from PWN Encyklopedia. Please note that the above link is the
Internet Archive The Internet Archive is an American digital library A digital library, also called an online library, an internet library, a digital repository, or a digital collection is an online databaseAn online database is a database In computing ...
version, mid-2006. Th
new PWN article
is significantly shorter.
The Red Army troops faced little resistance, mainly due to the entanglement of the majority of the Polish forces in fighting Germans along the Western border, but partly due to an official order by the Polish Supreme Command not to engage in combat with the Soviet troops, and also partly because many Polish citizens in the
Kresy Eastern Borderlands ( pl, Kresy Wschodnie) or simply Borderlands ( pl, Kresy ) was a term coined for the eastern part of the Second Polish Republic The Second Polish Republic, at the time officially known as the Republic of Poland, was a count ...
region—Ukrainians and Belarusians—viewed the advancing troops as liberators.
Organization of Ukrainian Nationalists The Organization of Ukrainian Nationalists (OUN) ( uk, Організація Українських Націоналістів (ОУН), ) was a radical Far-right politics, far-right Ukraine, Ukrainian Ultranationalism, ultranationalist political ...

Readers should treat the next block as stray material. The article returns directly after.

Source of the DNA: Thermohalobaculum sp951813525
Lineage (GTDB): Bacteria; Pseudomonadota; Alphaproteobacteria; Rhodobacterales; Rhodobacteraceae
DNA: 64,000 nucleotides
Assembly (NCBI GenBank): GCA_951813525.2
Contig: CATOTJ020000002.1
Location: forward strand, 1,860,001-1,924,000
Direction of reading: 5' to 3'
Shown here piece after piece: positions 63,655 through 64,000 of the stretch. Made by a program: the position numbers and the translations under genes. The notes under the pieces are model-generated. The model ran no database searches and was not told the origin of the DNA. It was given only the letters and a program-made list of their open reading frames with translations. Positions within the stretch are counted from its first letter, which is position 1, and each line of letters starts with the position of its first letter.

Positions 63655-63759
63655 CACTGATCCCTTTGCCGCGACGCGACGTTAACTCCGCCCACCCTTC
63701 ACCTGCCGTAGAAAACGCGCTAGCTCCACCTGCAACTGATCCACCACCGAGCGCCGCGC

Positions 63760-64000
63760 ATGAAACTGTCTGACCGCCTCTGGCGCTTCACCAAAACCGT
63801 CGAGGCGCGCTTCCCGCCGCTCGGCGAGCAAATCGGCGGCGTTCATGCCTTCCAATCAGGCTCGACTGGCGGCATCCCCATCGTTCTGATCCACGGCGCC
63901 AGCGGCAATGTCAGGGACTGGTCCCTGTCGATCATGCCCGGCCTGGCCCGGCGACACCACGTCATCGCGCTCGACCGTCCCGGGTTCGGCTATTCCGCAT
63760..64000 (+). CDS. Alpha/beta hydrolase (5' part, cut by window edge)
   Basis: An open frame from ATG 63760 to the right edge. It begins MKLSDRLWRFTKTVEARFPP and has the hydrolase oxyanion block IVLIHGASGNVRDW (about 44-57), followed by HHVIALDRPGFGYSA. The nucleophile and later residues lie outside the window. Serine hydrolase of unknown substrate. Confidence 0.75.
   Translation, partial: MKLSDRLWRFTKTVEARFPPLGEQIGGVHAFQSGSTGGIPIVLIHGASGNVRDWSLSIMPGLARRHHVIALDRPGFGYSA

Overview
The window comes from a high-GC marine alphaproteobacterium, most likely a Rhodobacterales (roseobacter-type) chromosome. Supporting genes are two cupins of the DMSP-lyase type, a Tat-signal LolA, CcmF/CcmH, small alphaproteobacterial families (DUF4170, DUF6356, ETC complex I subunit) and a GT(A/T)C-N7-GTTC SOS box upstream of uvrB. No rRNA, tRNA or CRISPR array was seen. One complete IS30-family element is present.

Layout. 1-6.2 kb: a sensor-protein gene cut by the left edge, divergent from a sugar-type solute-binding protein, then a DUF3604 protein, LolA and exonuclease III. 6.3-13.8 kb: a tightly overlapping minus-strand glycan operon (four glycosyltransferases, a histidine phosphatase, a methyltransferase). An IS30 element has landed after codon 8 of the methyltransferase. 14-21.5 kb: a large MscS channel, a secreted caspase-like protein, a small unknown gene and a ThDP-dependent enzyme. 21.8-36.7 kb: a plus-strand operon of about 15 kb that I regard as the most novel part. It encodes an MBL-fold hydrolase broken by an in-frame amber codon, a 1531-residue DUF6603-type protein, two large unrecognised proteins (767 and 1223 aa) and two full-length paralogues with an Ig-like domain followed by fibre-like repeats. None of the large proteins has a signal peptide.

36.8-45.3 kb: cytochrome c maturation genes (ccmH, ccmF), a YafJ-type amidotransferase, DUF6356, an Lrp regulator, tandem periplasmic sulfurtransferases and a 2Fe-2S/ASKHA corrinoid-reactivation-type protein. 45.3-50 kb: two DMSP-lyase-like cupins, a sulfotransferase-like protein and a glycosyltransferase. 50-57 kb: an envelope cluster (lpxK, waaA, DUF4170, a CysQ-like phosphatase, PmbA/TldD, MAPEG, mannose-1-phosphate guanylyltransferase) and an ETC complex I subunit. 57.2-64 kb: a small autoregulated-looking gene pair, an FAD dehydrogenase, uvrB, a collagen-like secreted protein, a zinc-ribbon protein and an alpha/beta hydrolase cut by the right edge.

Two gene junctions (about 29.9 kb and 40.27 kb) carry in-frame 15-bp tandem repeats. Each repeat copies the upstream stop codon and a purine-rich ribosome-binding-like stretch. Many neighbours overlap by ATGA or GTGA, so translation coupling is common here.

Organization of Ukrainian Nationalists
rose against the Poles, and communist partisans organised local revolts, e.g. in Skidel, robbing and murdering Poles.For example, see events as described in: Bronisław Konieczny, ''Mój wrzesień 1939. Pamiętnik z kampanii wrześniowej spisany w obozie jenieckim'', KSIĘGARNIA AKADEMICKA SP. Z O.O./Biblioteka Centrum Dokumentacji Czynu Niepodległościowego,

and ''Moje życie w mundurze. Czasy narodzin i upadku II RP'', KSIĘGARNIA AKADEMICKA SP. Z O.O., 2005

/ref> Nonetheless, the Red Army sustained losses of 1,475 killed and missing and 2,383 wounded. The losses of the opposing Polish troops are estimated at 6,000–7,000;Edukacja Humanistyczna w wojsku
. 1/2005. Dom wydawniczy Wojska Polskiego. . (Official publication of the Polish Army). Last accessed on 28 November 2006.
the Red Army reported that it had "disarmed" 452,536 men (Ibid.) but this figure probably included a large number not enrolled as regular
Polish Army The Land Forces () are a military branch of the Polish Armed Forces. They currently contain some 62,000 active personnel and form many components of the European Union and NATO deployments around the world. Poland's recorded military history str ...
servicemen. The Polish PWN encyclopedia gives the number of approximately 240,000 prisoners taken by the Red Army.


The Finnish campaigns

The Winter War ( fi, talvisota, , sv, vinterkriget) or the Soviet-Finnish War () began when the Soviet Union attacked Finland on 30 November 1939, three months after the invasion of Poland by Germany that started World War II. Because the attack was judged as illegal, the Soviet Union was expelled from the